Emond v. Kimberly-Clark Co., 159 Wis. 83, 88, 149 N.W. 760, 761 (1914).

    Thus, there is no liability for a child's drowning in a body of water, natural or artificial, unless there is some unusual danger not generally existing in similar bodies of water or the water contains a dangerous condition constituting a trap. Allen v. William P. McDonald Corp., 42 So. 2d 706 (Fla. 1949); Newby v. West Palm Beach Water Co., 47 So. 2d 527 (Fla. 1950); Adler v. Copeland, 105 So. 2d 594 (Fla. 3d DCA 1958); see Carmichael v. Little Rock Housing Authority, 227 Ark. 470, 299 S.W.2d 198 (1957) (artificial pond merely duplicates hazards existing in natural ponds); Plotzki v. Standard Oil Co., 228 Ind. 518, 92 N.E.2d 632 (1950) (same). In the present case, none of the conditions which the Askews contend were so dangerous to their child provide a basis for owner liability. The plant-life and debris found in the lake at Saga Bay were certainly not unusual. Hill v. City of Lakeland, 466 So. 2d 1231 (Fla. 2d DCA 1985) (no duty to warn of naturally occurring aquatic weeds that caused boy to drown in city-owned lake); Ochampaugh v. City of Seattle, 91 Wash.2d 514, 588 P.2d 1351 (1979) (no liability even though pond had boggy edges and debris-laden bottom which abruptly dropped off on one side); Guillot v. Fisherman's Paradise, Inc., 437 So. 2d 840 (La. 1983) (no liability for two-year-old's drowning even though pond's sides went straight down and surface covered with thick, green algae, trash and debris); Corcoran v. Village of Libertyville, 73 Ill. 2d 316, 22 Ill. Dec. 701, 383 N.E.2d 177 (1978) (no liability where drainage ditch had deceptively steep slope, irregular embankment, an "unnaturally pocketed" bed causing excessive accumulation of water, rubbish and debris). The lake's sharp change in depth is characteristic of lakes and does not constitute a *694 concealed dangerous condition.[5]Kinya v. Lifter, Inc., 489 So. 2d 92 (Fla. 3d DCA 1986) (artificial bank's slope not so different from natural bodies of water); Hendershot v. Kapok Tree Inn, Inc., 203 So. 2d 628 (Fla. 3d DCA 1967) (sudden drop-off two feet from shore); Howard v. Atlantic Coast Line R.R. Co., 231 F.2d 592 (5th Cir.1956) (applying Florida law; straight sides do not constitute hidden danger); Cortes v. Nebraska, 191 Neb. 795, 218 N.W.2d 214 (1974) (public recognizes that bodies of water vary in depth and that sharp changes can be expected); Plotzki v. Standard Oil Co., 92 N.E.2d 632 (same). That on the opposite shore of the lake — so distant from the place at which young David drowned as to be "too far to walk," according to Mrs. Askew — there was, as is common, an area cleared and set aside for swimming, does not mean, as appellees contend, that a person may have an expectation which the law will recognize that all parts of the shore will be the same as the cleared and developed swimming beach.[6]See, e.g., Cooper v. Diesel Service, Inc., 496 S.W.2d at 384 (no liability for six-year-old's drowning even though gentle slopes on three sides of artificial pond might lead child to be unaware of fourth side's steep drop). There is no other evidence concerning the lake or the circumstances of the drowning.[7]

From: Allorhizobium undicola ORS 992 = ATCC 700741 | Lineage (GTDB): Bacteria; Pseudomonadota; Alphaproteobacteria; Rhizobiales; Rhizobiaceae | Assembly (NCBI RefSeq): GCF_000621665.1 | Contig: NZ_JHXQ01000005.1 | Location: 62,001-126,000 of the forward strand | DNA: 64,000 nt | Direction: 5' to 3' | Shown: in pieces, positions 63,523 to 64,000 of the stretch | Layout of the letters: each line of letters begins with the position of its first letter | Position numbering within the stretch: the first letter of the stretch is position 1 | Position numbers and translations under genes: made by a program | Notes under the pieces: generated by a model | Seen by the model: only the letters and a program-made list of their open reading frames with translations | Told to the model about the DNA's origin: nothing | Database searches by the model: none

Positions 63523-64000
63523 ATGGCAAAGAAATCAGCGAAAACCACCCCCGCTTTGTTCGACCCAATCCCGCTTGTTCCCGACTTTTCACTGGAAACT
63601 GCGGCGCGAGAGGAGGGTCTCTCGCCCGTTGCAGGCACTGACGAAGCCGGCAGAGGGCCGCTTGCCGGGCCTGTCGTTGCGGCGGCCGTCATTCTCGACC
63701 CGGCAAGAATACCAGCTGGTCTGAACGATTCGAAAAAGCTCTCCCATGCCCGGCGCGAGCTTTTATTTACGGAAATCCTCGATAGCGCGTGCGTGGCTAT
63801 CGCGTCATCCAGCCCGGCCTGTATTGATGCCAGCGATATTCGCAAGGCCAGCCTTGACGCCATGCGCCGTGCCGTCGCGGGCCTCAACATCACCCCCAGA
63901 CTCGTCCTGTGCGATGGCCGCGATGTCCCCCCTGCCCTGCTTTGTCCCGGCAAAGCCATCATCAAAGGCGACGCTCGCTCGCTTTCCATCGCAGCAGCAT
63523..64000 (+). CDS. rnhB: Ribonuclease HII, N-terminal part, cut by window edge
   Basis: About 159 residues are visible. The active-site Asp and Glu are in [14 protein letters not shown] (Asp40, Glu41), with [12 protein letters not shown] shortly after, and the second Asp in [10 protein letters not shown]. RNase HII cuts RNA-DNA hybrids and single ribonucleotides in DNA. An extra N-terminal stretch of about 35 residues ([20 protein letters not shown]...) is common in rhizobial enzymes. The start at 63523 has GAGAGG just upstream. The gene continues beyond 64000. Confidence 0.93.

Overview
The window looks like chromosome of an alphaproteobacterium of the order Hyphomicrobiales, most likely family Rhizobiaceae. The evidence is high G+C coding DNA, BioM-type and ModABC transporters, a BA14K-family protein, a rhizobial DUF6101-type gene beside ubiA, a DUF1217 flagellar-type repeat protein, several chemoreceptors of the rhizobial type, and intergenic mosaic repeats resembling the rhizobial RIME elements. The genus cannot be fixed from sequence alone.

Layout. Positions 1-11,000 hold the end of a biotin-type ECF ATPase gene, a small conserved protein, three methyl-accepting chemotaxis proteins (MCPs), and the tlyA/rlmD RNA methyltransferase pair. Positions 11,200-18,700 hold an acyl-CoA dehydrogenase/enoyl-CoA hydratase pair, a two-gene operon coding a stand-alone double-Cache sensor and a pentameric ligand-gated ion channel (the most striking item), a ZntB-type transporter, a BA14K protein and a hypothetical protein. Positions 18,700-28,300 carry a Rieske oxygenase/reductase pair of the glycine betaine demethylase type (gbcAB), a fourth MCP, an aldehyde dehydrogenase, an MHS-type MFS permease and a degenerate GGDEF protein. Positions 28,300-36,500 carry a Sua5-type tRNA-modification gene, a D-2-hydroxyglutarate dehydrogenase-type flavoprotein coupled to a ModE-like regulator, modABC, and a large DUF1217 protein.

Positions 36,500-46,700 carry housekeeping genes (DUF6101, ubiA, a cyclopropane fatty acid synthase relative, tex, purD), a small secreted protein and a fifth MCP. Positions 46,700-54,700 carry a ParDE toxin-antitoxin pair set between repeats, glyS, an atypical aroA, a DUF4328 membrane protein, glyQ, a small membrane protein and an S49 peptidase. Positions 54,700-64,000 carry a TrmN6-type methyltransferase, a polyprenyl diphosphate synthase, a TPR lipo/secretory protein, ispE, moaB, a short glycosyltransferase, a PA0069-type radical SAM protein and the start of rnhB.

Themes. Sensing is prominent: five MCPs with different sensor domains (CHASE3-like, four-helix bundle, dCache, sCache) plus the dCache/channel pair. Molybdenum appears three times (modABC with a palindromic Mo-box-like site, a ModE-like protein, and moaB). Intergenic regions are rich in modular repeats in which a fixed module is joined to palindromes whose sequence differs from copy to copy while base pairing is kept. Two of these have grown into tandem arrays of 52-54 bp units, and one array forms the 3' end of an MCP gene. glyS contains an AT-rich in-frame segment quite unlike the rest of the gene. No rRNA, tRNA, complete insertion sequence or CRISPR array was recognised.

We are mindful, of course, that our decision adds further loss to the irreparable loss already suffered by the appellees. We are guided, however, by the observation made nearly a century ago:

    "This is a case of exceedingly great hardship, and we have diligently, but in vain, sought for some tenable ground upon which the [appellees] could be relieved from the loss that [a reversal] of the decree appealed from will necessarily subject them to. But hard cases, it has often been said, almost always make bad law; and hence it is, in the end, far better that the established rules of law should be strictly applied, even though in particular instances serious loss may be thereby inflicted on some individuals, than that by subtle distinctions invented and resorted to solely to escape such consequences, long-settled and firmlyfixed doctrines should be shaken, questioned, confused or doubted. It is often difficult to resist the influence which a palpable hardship is calculated to exert; but a rigid adherence to fundamental principles at all times and a stern insensibility to the results which an unvarying enforcement of those principles may occasionally entail, are the surest, if not the only, means by which stability and certainty in the administration of the law may be secured."
    Demuth v. Old Town Bank, 85 Md. 315, 319-20, 37 A. 266, 266 (1897) (citation omitted).